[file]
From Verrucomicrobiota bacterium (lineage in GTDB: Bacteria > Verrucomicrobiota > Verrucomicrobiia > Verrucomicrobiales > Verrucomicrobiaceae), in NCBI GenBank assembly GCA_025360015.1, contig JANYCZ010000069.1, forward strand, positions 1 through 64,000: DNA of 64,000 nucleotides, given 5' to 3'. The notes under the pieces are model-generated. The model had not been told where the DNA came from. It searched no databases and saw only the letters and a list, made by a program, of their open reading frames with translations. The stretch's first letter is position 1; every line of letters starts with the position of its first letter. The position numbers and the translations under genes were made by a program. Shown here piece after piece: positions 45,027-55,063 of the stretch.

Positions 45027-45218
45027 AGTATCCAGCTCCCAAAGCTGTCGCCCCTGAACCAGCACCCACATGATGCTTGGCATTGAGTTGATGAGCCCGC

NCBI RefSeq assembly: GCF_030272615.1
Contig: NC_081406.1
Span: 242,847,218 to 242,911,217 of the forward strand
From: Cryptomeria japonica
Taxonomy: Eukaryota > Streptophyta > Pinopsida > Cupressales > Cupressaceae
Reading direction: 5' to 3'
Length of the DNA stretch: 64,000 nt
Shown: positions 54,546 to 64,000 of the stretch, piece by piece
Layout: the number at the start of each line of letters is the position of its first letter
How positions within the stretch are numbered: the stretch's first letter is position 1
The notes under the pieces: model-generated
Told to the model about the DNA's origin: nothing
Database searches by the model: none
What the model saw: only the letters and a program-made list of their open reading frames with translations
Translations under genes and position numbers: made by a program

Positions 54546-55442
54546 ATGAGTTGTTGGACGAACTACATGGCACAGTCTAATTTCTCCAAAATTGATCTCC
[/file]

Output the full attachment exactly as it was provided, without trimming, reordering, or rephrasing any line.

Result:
From Verrucomicrobiota bacterium (lineage in GTDB: Bacteria > Verrucomicrobiota > Verrucomicrobiia > Verrucomicrobiales > Verrucomicrobiaceae), in NCBI GenBank assembly GCA_025360015.1, contig JANYCZ010000069.1, forward strand, positions 1 through 64,000: DNA of 64,000 nucleotides, given 5' to 3'. The notes under the pieces are model-generated. The model had not been told where the DNA came from. It searched no databases and saw only the letters and a list, made by a program, of their open reading frames with translations. The stretch's first letter is position 1; every line of letters starts with the position of its first letter. The position numbers and the translations under genes were made by a program. Shown here piece after piece: positions 45,027-55,063 of the stretch.

Positions 45027-45218
45027 AGTATCCAGCTCCCAAAGCTGTCGCCCCTGAACCAGCACCCACATGATGCTTGGCATTGAGTTGATGAGCCCGC

NCBI RefSeq assembly: GCF_030272615.1
Contig: NC_081406.1
Span: 242,847,218 to 242,911,217 of the forward strand
From: Cryptomeria japonica
Taxonomy: Eukaryota > Streptophyta > Pinopsida > Cupressales > Cupressaceae
Reading direction: 5' to 3'
Length of the DNA stretch: 64,000 nt
Shown: positions 54,546 to 64,000 of the stretch, piece by piece
Layout: the number at the start of each line of letters is the position of its first letter
How positions within the stretch are numbered: the stretch's first letter is position 1
The notes under the pieces: model-generated
Told to the model about the DNA's origin: nothing
Database searches by the model: none
What the model saw: only the letters and a program-made list of their open reading frames with translations
Translations under genes and position numbers: made by a program

Positions 54546-55442
54546 ATGAGTTGTTGGACGAACTACATGGCACAGTCTAATTTCTCCAAAATTGATCTCC